The topic content is divided into the information types below
COVID-19: End of life care and dementia
This brief guidance was developed by Alistair Burns, National Clinical Director for Dementia at NHS England/Improvement, and has been incorporated into NHS England publications.
COVID-19: Dementia and cognitive impairment
This brief guidance was developed by Alistair Burns, National Clinical Director for Dementia at NHS England/Improvement. It is applicable to those with dementia and anyone with cognitive impairment resulting from conditions which affect the brain.
COVID-19: BGS statement on research for older people during the COVID-19 pandemic
Research is an essential part of the global and UK strategy and response to COVID-19. This is the British Geriatrics Society statement on research for older people during the COVID-19 pandemic.
Clinical guidelines on dementia
The National Institute for Health and Care Excellence (NICE) has published an updated Quality Standard on dementia describing high-quality care in priority areas for improvement.
Age and Ageing collection: Treatments in Dementia
This collection of 15 papers provides an update on interventions in dementia in the past 15 years.
Driving with dementia or mild cognitive impairment: Consensus guidelines for clinicians
The assessment of driving risk can be difficult for clinicians. These Guidelines set out the responsibilities of clinicians to their patients, and provide a framework for thinking about the management of their driving safety.
How would I recognise if someone with dementia was experiencing anxiety or depression?
Depression and anxiety can severely affect the quality of life of those living with dementia but the overlap of symptoms can present challenges.
Nursing Perspectives on the Confusion Assessment Method
The Confusion Assessment Method (CAM) is used to detect delirium but its sensitivity is low when used in real-world settings. A study explored reasons for this through a series of focus groups with orthopaedic nurses at two academic hospitals in Hamilton, Canada.
Does pain increase delirium risk in people with dementia during a hospital admission?
Alexandra Feast describes a study which highlights how people with dementia experienced pain for a substantial part of their admission without being able to communicate this pain. It explores the relationship between pain, dementia and delirium.
John's Campaign in Scotland and England
People with dementia are not children but the effect of a hospital stay can be catastrophic for a person with dementia . John's Campaign promotes open visiting hours to enable the family of the person with dementia to minimise the confusion and distress of a hospital stay.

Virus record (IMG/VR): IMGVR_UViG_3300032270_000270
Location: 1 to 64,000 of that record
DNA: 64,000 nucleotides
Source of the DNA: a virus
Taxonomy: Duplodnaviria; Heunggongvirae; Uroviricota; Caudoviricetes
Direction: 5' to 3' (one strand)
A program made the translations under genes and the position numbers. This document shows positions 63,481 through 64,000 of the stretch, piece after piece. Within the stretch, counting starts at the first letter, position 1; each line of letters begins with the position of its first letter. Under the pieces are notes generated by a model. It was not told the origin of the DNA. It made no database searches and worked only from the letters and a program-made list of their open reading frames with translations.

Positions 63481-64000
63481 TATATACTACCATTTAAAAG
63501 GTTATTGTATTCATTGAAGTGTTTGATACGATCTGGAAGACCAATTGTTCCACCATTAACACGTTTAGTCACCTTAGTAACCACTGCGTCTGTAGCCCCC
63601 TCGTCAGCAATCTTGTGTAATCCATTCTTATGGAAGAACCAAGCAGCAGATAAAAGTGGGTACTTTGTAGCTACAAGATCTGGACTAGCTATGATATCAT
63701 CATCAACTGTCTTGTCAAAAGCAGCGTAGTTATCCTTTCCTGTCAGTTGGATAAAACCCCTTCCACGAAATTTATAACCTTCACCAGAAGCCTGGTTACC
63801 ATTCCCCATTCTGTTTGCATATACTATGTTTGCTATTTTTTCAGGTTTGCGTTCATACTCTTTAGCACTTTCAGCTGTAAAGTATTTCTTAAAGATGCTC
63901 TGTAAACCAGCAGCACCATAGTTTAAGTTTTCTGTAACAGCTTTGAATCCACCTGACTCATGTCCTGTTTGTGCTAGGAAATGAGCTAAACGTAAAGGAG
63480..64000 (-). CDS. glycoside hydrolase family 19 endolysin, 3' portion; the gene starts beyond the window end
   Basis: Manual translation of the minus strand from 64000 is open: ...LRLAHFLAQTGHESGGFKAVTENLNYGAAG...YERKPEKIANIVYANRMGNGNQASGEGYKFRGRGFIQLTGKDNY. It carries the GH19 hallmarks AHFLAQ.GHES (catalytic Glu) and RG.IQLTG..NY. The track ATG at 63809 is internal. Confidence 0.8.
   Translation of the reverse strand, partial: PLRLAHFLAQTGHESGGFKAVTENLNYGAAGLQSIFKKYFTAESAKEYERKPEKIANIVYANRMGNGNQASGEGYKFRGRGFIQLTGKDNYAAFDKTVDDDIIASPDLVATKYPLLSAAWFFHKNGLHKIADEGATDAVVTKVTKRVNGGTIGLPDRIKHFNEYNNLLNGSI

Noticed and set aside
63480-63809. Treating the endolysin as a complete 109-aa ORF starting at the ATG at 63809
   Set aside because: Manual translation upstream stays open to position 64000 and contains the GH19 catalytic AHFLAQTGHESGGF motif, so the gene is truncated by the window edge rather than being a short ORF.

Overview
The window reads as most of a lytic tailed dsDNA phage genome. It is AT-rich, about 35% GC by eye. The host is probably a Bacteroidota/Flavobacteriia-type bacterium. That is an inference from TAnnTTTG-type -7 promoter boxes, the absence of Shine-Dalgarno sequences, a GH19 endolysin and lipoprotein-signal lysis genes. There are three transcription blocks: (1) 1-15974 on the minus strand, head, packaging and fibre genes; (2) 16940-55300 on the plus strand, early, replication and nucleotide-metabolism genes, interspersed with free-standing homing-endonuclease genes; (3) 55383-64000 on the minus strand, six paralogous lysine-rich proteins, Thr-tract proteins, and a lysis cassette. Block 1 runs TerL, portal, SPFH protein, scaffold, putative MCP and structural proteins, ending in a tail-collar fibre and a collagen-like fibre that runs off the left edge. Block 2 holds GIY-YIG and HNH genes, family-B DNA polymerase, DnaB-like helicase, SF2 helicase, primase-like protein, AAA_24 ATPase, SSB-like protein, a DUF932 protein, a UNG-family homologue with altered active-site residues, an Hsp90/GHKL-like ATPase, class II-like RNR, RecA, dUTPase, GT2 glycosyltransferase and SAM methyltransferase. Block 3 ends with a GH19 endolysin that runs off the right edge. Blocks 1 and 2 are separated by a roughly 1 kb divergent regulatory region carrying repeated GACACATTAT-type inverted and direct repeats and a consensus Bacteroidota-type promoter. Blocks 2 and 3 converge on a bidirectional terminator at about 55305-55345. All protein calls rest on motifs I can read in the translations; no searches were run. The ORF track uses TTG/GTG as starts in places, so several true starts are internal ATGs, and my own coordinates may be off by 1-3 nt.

Discussing palliative care for people with dementia living at home and in care homes
Rose Miranda argues that not only researchers, doctors and nurses should be aware of the phenomenon of pain in people with dementia. We need to make the public aware of it too.
Improving the care of patients with dementia in an acute care setting
General hospitals are designed to deliver safe, effective and often highly technological care. For people with dementia, however, these unfamiliar clinical environments can be frightening, disorientating and a threat to independence and wellbeing.
Normal pressure hydrocephalus: treatment seeks disease
Definitions of a disease typically revolve around finding a pathological process in a part of the body that produces an identifiable combination of symptoms and signs. Which parts of this are true for NPH?
Delivering good nutritional care for people with dementia
By the time someone with dementia moves into a care home, they may already be experiencing significant weight loss and other nutrition-related problems. This may trigger further physical and mental deterioration.
John's Campaign - supporting people with dementia
John’s Campaign advocates for the removal of all restrictions on family carers supporting their relatives in hospital and a positive attitude of welcome and collaboration throughout the health and care system.
Helping older people in our care home stay connected
Joint activities such as art, sewing, knitting, cooking or growing plants help relationships grow between the generations.
This Practice Question has been published with the kind permission of the Royal College of Nursing.
Dr Eileen Burns looks at how Comprehensive Geriatric Assessment, better communication and palliative care principles can improve the quality of end of life care for older people, and asks: what constitutes a good death?
Mental Capacity and Deprivation of Liberty
Deprivation of Liberty Safeguards are protections for adults who lack mental capacity to consent to, say, admission to hospital or a care home for treatment or care. Caroline Cooke and Premila Fade assess why they are being reviewed and the Law Commission's proposals.
Dysphagia Management for Older People
Older patients frequently have dysphagia resulting from acute or chronic illnesses. Dysphagia management requires a collaborative approach because of the complexities of older patients' needs, and geriatricians have an important role to play in overseeing this condition.
Recruiting people living with dementia to research studies
The National Dementia Strategy aims to increase the numbers of participants with dementia into clinical research. But recruiting people with dementia can be challenging. What do you need to think about when planning a study involving patients with dementia?